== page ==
Two hours later, I looked at my watch in disbelief. How could the time go so quickly? Then it dawned on me that my focus hadn’t been on the work, but on the people with whom I was doing it. We talked about our children, congratulating one another on their achievements and rolling our eyes at the phases they go through. Experienced gardeners shared advice with novices, while the novice’s children mocked her black thumb. (That may or may not have been me…) We got to know each other’s children, noticing how their mannerisms mirror their parents’ and how one sibling is so different from the other. We teased a friend about putting her type-A gifts to work organizing the school’s shed. We learned that other friends had helped lay the roof on the school building when it was first built, before they were married, before they had the teenagers we were getting to know.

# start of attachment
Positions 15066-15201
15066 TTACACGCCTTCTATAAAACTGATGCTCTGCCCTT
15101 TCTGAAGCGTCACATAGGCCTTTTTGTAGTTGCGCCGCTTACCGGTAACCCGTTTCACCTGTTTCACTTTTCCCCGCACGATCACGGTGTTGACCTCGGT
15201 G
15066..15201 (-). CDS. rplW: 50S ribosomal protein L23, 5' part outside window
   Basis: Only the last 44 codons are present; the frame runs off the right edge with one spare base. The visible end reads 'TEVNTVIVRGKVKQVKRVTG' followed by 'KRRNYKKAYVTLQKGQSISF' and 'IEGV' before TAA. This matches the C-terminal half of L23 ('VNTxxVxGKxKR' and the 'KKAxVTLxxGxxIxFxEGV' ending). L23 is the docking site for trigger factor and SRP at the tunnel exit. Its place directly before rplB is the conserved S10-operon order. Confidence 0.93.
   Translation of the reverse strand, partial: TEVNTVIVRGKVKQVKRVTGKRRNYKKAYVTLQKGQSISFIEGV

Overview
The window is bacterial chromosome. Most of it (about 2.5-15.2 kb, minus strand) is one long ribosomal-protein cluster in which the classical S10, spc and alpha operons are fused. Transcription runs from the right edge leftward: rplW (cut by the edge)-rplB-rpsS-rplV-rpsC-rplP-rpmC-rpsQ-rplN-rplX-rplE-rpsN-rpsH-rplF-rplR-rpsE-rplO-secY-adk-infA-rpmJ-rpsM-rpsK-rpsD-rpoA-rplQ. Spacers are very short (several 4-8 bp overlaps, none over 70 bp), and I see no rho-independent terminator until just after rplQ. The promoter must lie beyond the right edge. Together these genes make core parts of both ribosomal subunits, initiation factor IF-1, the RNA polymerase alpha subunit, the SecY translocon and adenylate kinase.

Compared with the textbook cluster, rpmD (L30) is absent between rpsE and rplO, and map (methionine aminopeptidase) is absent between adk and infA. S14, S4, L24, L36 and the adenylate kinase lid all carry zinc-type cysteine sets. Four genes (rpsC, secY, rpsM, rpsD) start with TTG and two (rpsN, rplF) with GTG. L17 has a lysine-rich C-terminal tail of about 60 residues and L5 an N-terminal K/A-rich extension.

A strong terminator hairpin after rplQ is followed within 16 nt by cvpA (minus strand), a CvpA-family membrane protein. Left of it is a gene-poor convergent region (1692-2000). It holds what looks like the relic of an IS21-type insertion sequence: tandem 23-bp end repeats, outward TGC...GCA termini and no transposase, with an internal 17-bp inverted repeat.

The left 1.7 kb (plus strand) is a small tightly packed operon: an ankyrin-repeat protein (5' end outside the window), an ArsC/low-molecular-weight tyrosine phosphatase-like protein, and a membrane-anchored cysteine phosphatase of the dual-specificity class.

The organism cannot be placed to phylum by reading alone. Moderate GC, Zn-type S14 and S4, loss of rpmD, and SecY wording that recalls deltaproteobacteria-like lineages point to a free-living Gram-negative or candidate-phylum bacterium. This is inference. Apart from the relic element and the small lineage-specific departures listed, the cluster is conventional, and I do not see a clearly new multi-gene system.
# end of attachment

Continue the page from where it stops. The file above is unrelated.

Looking up at the end and seeing what we had done together, serving together while being together, was powerful.
Relationships take matters beyond my head, even beyond my heart, and straight to my soul. Worshipping on Sunday is wonderful, but the church is much more meaningful when I grapple over scripture with others or receive a card or meal when I’m struggling. Think of how much it means when someone says they are praying for you when they know you.
Relationships play such a part in our commitment to anything we do that has meaning in our lives. Without relationships it is so difficult to become truly engaged. Think about the causes you believe in passionately. More than likely you have a personal connection that stirred your interest and commitment.
Soul stirring should happen at church, if nowhere else. Isn’t that part of the church’s job? My invitation to you is to think about what does stir, or could stir, your soul. Make a connection. Make it a priority. See what happens.
– Heather Herring, Child & Family Partnership Coordinator